Climbing into the combine seat and hitting the fields each September always fills me with a sense of excitement and anticipation. Even after 48 years, there is no better feeling than looking out over a field of matured corn or soybeans.
But year after year, I hear of yet another tragic loss of life due to a preventable work-related injury on the farm during harvest.
The agricultural sector is one of the most dangerous in America, with 453 fatalities each year, according to the U.S. Bureau of Labor Statistics’ most recent data. Fall harvest, which typically kicks off in mid-September, is one of the busiest and most dangerous seasons of the year for agriculture workers.
For that reason, America has recognized the third week of September as National Farm Safety and Health Week since 1944. This year, I challenge every Illinois farmer to make safety a top priority throughout the months of September and October.
Remember: There is no healthy farm without a healthy farmer heading the operation.
While farming is a highly rewarding occupation, it is a simple fact that there are certain safety measures that must take place to prevent injury or loss of life. A simple checklist can be used when operating heavy machinery to keep yourself and others on the farm safe.
Many farm families work well into the evenings to harvest their crops and transport them to local storage facilities. Working all hours of the day, often in isolation, takes a toll on one’s body. It’s just as important to be mindful of your mental state as it is to ensure your physical safety.
Take note of how your body reacts to stress and look out for signs of fatigue such as drowsiness, dizziness, headaches, vision impairments and poor concentration. Finding five to 10 minutes to relax and recharge can provide that mental refresher needed before hitting the fields.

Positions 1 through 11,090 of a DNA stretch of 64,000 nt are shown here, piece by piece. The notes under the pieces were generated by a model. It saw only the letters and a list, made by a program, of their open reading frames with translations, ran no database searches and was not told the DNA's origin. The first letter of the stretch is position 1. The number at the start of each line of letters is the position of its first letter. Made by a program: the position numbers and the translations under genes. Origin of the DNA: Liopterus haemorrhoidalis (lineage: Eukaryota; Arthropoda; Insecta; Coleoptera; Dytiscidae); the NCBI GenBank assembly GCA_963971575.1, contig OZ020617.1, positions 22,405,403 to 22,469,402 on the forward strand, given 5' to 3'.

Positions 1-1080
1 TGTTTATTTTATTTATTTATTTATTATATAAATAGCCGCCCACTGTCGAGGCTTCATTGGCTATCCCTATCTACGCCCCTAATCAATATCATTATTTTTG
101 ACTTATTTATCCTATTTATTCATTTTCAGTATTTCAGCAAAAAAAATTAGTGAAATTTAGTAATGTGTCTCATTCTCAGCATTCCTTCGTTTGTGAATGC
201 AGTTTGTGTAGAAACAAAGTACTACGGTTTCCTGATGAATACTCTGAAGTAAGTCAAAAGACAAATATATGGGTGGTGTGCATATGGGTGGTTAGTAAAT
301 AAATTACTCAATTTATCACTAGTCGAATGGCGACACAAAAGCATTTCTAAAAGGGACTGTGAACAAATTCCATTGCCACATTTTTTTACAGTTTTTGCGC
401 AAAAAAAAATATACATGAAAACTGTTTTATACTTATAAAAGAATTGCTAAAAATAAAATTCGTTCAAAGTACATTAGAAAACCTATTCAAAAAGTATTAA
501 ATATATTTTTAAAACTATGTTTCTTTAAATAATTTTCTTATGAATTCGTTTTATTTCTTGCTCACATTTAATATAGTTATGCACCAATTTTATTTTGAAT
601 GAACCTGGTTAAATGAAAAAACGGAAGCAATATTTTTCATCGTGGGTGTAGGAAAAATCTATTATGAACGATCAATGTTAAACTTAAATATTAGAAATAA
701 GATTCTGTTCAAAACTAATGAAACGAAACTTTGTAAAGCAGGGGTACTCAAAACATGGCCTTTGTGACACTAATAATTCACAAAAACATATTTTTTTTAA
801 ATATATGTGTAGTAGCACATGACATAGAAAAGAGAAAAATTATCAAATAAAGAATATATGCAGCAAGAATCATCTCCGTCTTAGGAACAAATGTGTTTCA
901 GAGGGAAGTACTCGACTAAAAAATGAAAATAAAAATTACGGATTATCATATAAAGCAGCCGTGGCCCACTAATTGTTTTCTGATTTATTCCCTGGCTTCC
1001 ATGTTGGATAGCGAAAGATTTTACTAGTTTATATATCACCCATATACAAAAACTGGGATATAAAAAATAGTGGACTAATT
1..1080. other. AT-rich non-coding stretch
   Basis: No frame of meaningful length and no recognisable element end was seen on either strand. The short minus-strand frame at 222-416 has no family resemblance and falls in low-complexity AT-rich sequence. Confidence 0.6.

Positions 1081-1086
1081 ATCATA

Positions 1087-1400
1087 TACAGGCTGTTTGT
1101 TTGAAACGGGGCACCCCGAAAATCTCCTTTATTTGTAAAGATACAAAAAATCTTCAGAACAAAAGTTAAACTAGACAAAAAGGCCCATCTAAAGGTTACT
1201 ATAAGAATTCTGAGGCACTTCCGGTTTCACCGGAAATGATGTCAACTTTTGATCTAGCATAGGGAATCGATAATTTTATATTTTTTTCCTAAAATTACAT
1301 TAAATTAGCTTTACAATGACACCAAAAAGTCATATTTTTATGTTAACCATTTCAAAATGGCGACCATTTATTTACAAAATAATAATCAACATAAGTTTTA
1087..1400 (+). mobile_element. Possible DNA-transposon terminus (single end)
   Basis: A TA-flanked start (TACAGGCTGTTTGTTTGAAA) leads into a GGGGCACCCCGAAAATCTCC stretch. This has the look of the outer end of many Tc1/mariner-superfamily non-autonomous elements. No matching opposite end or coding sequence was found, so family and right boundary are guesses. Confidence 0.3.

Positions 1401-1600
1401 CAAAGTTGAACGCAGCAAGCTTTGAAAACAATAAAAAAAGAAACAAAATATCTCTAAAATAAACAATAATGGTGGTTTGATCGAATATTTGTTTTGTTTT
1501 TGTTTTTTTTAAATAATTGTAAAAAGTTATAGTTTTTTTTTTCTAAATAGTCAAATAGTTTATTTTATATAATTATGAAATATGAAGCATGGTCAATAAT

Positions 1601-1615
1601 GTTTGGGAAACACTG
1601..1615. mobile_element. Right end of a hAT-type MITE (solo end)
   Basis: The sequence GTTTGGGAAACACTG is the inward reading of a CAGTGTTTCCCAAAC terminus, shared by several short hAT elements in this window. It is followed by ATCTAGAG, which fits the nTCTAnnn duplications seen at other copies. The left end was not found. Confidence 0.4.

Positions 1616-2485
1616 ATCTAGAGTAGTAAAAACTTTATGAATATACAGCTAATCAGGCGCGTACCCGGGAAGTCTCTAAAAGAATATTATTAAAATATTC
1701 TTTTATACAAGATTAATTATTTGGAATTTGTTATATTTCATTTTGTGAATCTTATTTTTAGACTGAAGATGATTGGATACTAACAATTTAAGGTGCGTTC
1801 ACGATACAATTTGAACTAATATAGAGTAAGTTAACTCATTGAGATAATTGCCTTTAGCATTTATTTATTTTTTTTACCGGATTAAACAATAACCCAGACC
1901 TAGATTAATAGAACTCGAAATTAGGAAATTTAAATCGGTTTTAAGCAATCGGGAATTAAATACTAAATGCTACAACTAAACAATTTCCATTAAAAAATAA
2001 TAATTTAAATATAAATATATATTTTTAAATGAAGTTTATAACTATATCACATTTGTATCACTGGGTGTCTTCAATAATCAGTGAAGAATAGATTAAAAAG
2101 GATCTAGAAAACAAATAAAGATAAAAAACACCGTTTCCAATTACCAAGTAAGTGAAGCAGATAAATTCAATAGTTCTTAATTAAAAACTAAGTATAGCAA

Fall harvest ultimately means more farm equipment on the road. If you’ve never been in the seat of a combine or a tractor, you may not realize how difficult it is for farmers to see other vehicles while driving between fields.
It is important for everyone — farmers and motorists — to stay diligent and keep one another safe during this busy season.
When operating large machinery and other equipment, it is good practice to keep slow-moving-vehicle signs and lights clean. Dirt or debris covering critical safety features can lower equipment visibility and potentially deposit illegal and dangerous obstacles on the road.
Consider also traveling in farm vehicles during less busy times of day, when fewer motorists are on the road. No matter what, however, make sure you are aware and attentive when driving.
Motorists play a role in harvest safety, too. With so many people traveling on rural roads this season, it is up to all of us to drive responsibly.
When driving behind slow-moving vehicles, drivers can stay safe with a few tips:
When driving behind large equipment, immediately slow down and remain several car lengths behind.Before passing, remember to look for a clear signal from the person in the cab of the combine or tractor and pass only when it is safe and legal to do so.Be prepared to encounter slow-moving vehicles at all times of the day and night.
Farmers won’t be the only ones hitting the roads this fall. Truck drivers also play a critical role in the supply chain, transporting the food and fuel that each of us depends on.
Harvest is a time for celebration after a lengthy, often challenging growing season. It is my hope that my fellow farmers remain diligent during these long days and nights as we head into another bountiful harvest in Illinois.